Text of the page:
An 82-year-old snowshoer was rescued from the Carmi/Beaverdale area by Penticton Search and Rescue on Sunday.
Dale Jorgensen, president of PenSAR, said they received a call around 2:30 p.m. through the RCMP to assist in the search of a missing male around the six kilometre mark, east of the city limits.
“Under the conditions and being out there by himself it was deemed urgent and we are very fortunate the RCMP dog handler and dog team picked up a track. We followed it one way and backtracked on it,” said Jorgensen. “He was definitely quite exhausted when the team got to him. Apparently he had snowshoed in the area by himself before but there is quite a maze of trails up there that are used by mountain bikers, sledders and cross country skiers. He had travelled around and had a view of Okanagan Lake over Penticton but during his backtracking had got waylaid off the trail and into the trees. Once you are there it is hard to get a reference point.”
The rescue operation then turned to Eclipse Helicopters to use their services to land close to the man and take him to an ambulance staged on the forest service road.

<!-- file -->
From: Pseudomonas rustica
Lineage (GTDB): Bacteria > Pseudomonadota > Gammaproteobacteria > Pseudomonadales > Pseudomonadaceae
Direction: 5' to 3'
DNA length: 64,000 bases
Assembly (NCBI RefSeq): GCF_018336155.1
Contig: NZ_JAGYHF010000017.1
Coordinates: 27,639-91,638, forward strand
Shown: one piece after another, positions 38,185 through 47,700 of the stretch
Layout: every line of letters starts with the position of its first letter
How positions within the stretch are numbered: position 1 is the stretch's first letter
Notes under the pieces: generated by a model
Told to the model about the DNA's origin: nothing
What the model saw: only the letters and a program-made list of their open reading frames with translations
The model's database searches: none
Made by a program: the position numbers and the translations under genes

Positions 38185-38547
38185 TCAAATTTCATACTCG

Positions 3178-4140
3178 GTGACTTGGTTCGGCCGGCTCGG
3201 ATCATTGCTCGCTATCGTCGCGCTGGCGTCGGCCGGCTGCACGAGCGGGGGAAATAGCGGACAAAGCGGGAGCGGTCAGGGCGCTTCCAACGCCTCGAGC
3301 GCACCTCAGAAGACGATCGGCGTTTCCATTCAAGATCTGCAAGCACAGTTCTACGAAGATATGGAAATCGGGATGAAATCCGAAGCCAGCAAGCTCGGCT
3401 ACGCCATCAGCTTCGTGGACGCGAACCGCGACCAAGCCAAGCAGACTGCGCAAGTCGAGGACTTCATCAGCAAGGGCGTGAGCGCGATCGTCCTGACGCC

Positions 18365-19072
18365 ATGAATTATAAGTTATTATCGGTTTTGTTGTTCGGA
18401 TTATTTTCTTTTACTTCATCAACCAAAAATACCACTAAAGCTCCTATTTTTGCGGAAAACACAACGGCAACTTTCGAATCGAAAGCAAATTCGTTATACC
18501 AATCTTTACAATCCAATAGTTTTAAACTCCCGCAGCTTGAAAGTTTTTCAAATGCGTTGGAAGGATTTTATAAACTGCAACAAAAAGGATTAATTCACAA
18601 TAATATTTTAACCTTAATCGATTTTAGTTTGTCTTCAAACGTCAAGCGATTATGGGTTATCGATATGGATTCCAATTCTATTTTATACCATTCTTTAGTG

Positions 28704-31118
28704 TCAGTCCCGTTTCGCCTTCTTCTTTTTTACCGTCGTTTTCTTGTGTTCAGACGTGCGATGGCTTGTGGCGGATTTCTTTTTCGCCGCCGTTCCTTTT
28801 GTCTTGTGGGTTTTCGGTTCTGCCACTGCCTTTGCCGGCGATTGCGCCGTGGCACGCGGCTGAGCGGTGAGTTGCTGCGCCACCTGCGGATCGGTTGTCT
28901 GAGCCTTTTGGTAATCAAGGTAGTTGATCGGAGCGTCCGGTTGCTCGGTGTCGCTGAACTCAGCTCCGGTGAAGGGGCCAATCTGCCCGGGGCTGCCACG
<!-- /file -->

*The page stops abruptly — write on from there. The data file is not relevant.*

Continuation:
“It was great in the end, but it could have gone a very different way. We are really fortunate to be able to track by air and working together with the RCMP dog handler team it made a tremendous difference, compared to putting 50 people on the ground,” said Jorgensen.
While PenSAR was called out to a few stranded snowmobiler calls and an avalanche situation on Apex proper, Jorgensen said there haven’t been too many incidents over the winter. He expects that to change as the weather gets better and issued a reminder.
“I think it is always good to let people know exactly where you are going so if something does happen it is easier to narrow down a search to a specific trail or area. It helps us if an area can be identified so we can concentrate on 20 per cent of it, instead of 100 per cent of area. In this case the person did have a backpack or daypack with food and water but if you become cold and hungry you are not always thinking properly, especially if you get up in the 3,500 to 4,000 elevation and are exposed to the cold and wind chill. But, telling people where you are going is always a big factor.”
Jorgensen said he is thankful for the working relationship with the RCMP and both Eclipse Helicopters and HNZ Topflight, which offer their pilots and helicopters when needed during a search and rescue callout.
Like us on Facebook and follow us on Twitter.